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Plse help! Shelf life of carrot cake covered in fondant?

post #1 of 8
Thread Starter 
I need to bake a christening cake for a friend and they want the cake finished on Thursday to take with to their kids,who lives quite a distance from them but the christening is not due till the following Sunday which makes it 10 days since i've baked the cake. Would a carrot cake covered in fondant keep fresh for such a period of time and if so what would you suggest i fill it with as I am afraid to use the normal cream cheese filling. I am really worried about the timeframe and would really appreciate your input. many thanks
post #2 of 8
No. It will all go bad.

Can you wrap the cake and freeze it? They could stick it in the freezer when they got there. It will only take a few hours to thaw on the day of the event.

Otherwise, politely, but emphatically, decline.
post #3 of 8
Thread Starter 
Quote:
Originally Posted by matthewkyrankelly

No. It will all go bad.

Can you wrap the cake and freeze it? They could stick it in the freezer when they got there. It will only take a few hours to thaw on the day of the event.

Otherwise, politely, but emphatically, decline.

Thanks Matthewkyrankelly!
Can I freeze a cake covered in fondant? I have never done that before. Won't the fondant go all sticky and soft?
post #4 of 8
You can freeze a cake covered in fondant. Don't wrap it in plastic. It is best inside a cardboard box to protect; DO thaw it first in the fridge overnight. As it comes to room temp, it will develop condensation like anything will, but it dries just fine. For it to make it 10 days, it will have to go in the fridge when it gets to it's destination. Take it out of the fridge 2 to 3 hours prior to the event.

A more stable filling than cream cheese filling is white-chocolate truffle filling: It's just 24 oz white chocolate (I use almond bark or candy melts) and two 8 oz pkgs cream chz. Melt the chocolate in the microwave, stirring it every now and then; beat in the cream chz (room temp). You can add some PS if you want to seeten it up and vanilla or butter flavoring for more flavor. The chocolate is what makes it more stable.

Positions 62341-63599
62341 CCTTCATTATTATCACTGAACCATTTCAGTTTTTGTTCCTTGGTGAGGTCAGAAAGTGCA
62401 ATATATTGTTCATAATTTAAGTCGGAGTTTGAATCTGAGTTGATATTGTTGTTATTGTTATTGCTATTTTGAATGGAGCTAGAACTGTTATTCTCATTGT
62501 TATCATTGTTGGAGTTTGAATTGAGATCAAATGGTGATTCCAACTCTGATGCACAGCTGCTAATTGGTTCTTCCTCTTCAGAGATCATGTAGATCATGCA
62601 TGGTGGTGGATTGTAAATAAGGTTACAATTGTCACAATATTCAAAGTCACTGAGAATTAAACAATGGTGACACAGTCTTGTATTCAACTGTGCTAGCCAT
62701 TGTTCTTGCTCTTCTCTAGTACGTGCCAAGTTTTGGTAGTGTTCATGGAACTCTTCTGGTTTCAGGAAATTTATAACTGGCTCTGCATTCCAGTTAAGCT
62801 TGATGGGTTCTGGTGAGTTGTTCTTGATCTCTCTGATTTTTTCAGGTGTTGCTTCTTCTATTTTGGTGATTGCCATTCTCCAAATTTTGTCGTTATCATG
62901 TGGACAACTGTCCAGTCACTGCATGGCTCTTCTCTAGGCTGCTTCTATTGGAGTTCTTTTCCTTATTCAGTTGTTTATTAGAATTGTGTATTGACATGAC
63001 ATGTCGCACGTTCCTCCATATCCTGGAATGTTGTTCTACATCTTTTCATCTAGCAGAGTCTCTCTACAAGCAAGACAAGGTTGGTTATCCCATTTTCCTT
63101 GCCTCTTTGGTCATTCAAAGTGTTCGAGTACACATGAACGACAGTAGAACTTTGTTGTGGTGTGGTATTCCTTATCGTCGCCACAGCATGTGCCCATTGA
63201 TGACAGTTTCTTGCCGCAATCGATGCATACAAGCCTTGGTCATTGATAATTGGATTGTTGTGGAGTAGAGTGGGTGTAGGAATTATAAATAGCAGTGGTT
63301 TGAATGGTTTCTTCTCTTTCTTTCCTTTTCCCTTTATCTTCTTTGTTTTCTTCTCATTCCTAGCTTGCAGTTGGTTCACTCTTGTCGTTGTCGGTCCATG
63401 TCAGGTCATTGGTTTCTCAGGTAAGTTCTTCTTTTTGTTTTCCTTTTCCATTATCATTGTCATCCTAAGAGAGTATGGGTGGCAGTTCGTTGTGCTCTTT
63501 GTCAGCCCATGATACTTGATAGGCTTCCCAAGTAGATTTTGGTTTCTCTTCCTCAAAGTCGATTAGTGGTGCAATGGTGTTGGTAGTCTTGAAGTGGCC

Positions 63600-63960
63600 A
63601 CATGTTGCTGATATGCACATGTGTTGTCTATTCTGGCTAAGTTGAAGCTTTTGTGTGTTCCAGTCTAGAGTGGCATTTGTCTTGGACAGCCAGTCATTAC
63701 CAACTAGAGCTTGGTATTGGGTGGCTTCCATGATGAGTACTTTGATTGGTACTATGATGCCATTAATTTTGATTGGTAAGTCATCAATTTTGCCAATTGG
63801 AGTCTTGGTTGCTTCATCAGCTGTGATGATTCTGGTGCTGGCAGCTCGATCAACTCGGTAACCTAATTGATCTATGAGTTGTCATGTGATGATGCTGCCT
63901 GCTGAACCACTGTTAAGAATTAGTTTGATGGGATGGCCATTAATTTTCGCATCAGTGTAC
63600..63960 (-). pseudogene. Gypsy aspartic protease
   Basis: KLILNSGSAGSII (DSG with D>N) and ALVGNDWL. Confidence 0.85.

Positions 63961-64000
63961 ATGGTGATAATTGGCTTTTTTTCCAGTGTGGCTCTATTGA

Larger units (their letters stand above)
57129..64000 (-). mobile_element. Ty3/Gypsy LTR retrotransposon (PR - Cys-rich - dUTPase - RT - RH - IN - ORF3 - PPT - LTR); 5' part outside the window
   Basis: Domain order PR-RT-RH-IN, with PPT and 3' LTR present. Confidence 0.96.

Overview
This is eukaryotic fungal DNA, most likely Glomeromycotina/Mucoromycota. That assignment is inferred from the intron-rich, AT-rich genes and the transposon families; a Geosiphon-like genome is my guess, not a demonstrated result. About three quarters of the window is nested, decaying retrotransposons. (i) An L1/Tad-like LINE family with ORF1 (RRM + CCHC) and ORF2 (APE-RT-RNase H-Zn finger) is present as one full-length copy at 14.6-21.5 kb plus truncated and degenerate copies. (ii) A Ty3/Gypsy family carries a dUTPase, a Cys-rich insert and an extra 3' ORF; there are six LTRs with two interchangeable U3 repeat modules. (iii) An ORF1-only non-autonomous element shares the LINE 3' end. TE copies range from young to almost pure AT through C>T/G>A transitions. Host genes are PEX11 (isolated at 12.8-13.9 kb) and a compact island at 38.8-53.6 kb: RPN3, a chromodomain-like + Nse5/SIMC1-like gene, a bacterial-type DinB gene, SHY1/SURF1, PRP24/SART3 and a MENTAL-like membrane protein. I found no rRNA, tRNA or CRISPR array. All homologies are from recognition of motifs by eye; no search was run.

No pressure... no diamonds.

WASC Gourmet Flavors
http://docs.google.com/Doc?id=df4f9hbq_46cs9f28fs
Reply
No pressure... no diamonds.

WASC Gourmet Flavors
http://docs.google.com/Doc?id=df4f9hbq_46cs9f28fs
Reply
post #5 of 8
Thread Starter 
Quote:
Originally Posted by MacsMom

You can freeze a cake covered in fondant. Don't wrap it in plastic. It is best inside a cardboard box to protect; DO thaw it first in the fridge overnight. As it comes to room temp, it will develop condensation like anything will, but it dries just fine. For it to make it 10 days, it will have to go in the fridge when it gets to it's destination. Take it out of the fridge 2 to 3 hours prior to the event.

A more stable filling than cream cheese filling is white-chocolate truffle filling: It's just 24 oz white chocolate (I use almond bark or candy melts) and two 8 oz pkgs cream chz. Melt the chocolate in the microwave, stirring it every now and then; beat in the cream chz (room temp). You can add some PS if you want to seeten it up and vanilla or butter flavoring for more flavor. The chocolate is what makes it more stable.

Thank you MacsMom!
I really appreciate! Would you suggest I ask them to take off the cake toppers before they put it in the fridge? To give you an idea,its a 9 inch square cake with a small elephant,lion and giraffe fondant cake topper on. Many thanks for all the advice,I am still new at this and appreciate any suggestions.
post #6 of 8
That seems like a good plan.

Pack the figurines by themselves. No need to freeze, just keep dry.

Freeze the cake in a box, wrapped tightly with plastic wrap. If you wrap the box in plastic you get very little condensation on the inside. The condensation will be kept to the plastic mostly.

Any condensation that does occur will have no effect on the cake.

When the cake is up to temp, they can set the figurines on it.

Good luck!
post #7 of 8
Thread Starter 
Quote:
Originally Posted by matthewkyrankelly

That seems like a good plan.

Pack the figurines by themselves. No need to freeze, just keep dry.

Freeze the cake in a box, wrapped tightly with plastic wrap. If you wrap the box in plastic you get very little condensation on the inside. The condensation will be kept to the plastic mostly.

Any condensation that does occur will have no effect on the cake.

When the cake is up to temp, they can set the figurines on it.

Good luck!

Thank you Matthewkyrankelly! Really appreciate the advice!
post #8 of 8
You can leave the figurines on the cake. I do.
No pressure... no diamonds.

WASC Gourmet Flavors
http://docs.google.com/Doc?id=df4f9hbq_46cs9f28fs
Reply
No pressure... no diamonds.

WASC Gourmet Flavors
http://docs.google.com/Doc?id=df4f9hbq_46cs9f28fs
Reply
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